weed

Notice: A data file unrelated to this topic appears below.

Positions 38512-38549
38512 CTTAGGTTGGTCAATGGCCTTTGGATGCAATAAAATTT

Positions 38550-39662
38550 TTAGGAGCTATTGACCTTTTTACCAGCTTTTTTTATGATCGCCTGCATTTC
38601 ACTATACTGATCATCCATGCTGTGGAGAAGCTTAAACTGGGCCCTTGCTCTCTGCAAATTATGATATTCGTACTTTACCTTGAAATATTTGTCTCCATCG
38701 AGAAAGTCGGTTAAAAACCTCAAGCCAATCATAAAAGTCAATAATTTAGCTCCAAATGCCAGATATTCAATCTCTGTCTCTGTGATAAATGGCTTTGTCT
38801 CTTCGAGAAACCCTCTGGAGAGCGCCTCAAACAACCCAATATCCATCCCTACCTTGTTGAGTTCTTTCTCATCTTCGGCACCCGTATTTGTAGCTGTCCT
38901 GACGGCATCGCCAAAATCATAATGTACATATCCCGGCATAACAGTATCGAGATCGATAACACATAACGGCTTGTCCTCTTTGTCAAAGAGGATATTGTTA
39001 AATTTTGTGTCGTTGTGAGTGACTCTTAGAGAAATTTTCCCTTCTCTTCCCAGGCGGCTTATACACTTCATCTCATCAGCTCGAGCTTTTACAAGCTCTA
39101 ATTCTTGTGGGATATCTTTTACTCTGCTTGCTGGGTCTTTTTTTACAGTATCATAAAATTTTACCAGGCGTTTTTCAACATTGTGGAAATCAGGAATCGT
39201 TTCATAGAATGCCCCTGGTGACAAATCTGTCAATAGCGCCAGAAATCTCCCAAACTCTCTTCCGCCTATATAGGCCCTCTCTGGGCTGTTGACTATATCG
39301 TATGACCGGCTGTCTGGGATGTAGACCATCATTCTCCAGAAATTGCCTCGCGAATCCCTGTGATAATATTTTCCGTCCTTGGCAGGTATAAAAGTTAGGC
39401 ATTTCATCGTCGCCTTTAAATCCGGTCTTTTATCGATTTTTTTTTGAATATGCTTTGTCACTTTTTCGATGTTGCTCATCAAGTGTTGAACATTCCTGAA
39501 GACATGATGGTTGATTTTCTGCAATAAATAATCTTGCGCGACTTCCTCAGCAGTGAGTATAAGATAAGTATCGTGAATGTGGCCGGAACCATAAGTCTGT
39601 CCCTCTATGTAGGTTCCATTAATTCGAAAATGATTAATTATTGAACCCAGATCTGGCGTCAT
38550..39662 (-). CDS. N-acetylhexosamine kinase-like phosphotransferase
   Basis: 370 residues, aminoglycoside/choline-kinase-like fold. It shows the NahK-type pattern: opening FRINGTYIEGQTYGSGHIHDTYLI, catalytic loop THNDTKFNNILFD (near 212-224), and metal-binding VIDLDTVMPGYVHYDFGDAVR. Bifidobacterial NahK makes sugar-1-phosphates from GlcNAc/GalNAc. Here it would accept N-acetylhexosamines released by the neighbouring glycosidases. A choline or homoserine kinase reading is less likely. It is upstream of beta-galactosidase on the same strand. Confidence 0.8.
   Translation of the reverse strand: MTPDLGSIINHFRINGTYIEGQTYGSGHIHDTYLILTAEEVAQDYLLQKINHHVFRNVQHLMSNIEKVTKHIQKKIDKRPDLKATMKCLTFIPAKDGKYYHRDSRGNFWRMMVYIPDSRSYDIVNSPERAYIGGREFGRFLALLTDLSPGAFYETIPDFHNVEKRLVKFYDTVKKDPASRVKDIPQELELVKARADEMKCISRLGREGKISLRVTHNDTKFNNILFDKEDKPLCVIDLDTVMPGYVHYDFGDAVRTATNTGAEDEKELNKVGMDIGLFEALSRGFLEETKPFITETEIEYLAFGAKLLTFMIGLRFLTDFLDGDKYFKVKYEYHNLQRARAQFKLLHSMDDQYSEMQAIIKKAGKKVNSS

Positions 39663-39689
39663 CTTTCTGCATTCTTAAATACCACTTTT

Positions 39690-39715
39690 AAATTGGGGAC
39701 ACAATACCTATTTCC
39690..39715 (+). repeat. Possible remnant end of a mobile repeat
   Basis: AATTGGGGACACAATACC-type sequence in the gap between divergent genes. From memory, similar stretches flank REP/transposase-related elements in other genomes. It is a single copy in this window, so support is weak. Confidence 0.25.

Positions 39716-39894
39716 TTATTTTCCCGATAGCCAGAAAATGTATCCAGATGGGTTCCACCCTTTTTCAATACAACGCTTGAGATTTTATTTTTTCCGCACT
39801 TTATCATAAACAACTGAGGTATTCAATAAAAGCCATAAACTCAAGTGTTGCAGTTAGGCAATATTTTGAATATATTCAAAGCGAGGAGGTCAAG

So it’s ten o’clock and I’m sitting here in my trench, sick to my stomach, stinking of smoke and last week’s sweat and weed and coffee and bad breath and I need to make some money but not got a lot left to trade from what I started out with and pissed away along the road, all those uphill miles and the cowardly decisions and the wishful thinking hollow as a cracked bell. Time is always running out and I need to make money gotta sell something or kill someone or steal something or win the lottery – something radical, something quick, something that requires no persistence, something that can be pulled out of a hat only to reveal itself as a severed head, tongue flapping, eyes milky, the ridiculousness of death. And I think to myself, what a wonderful world. And tell myself, this is not my beautiful wife. And I think to myself, death’s going to come along like an eternally patient parent and tidy all this mess away at the end of the day. When we’re done playing we can go to bed and sleep soundly. Until then, wolves bite me in my sleep. And the clocks do their thing and I’m like a fucking dog nowadays when I see the postman, bringing trouble to my door, anything that knocks on my door sounds like trouble or someone lost. I need a quick fix. I need a handy solution. I need something I can coax into spontaneous generation, out of shit and semen like Clive Barker’s Lix. Like wolves, Clive Barker has bitten me in my dreams. Not in a gay way. He’s one of the few writers whose words have followed me into sleep and woven themselves through my dreams. He’s written some shit as well, to be honest, but his shit’s effortlessly superior to so many others’ best efforts that that’s forgiven. Wandering thoughts. Useless. No way to yoke them into a productive assemblage. Rob a bank. I’d get caught. Almost definitely. I don’t have a gun – and anything else is pretty much laughable. I don’t have the demeanour. Nobody would ever take me seriously without a gun. I guess that kind of thinking leads to hundreds of people being shot in school and workplaces every year. I’ve lost interest now.

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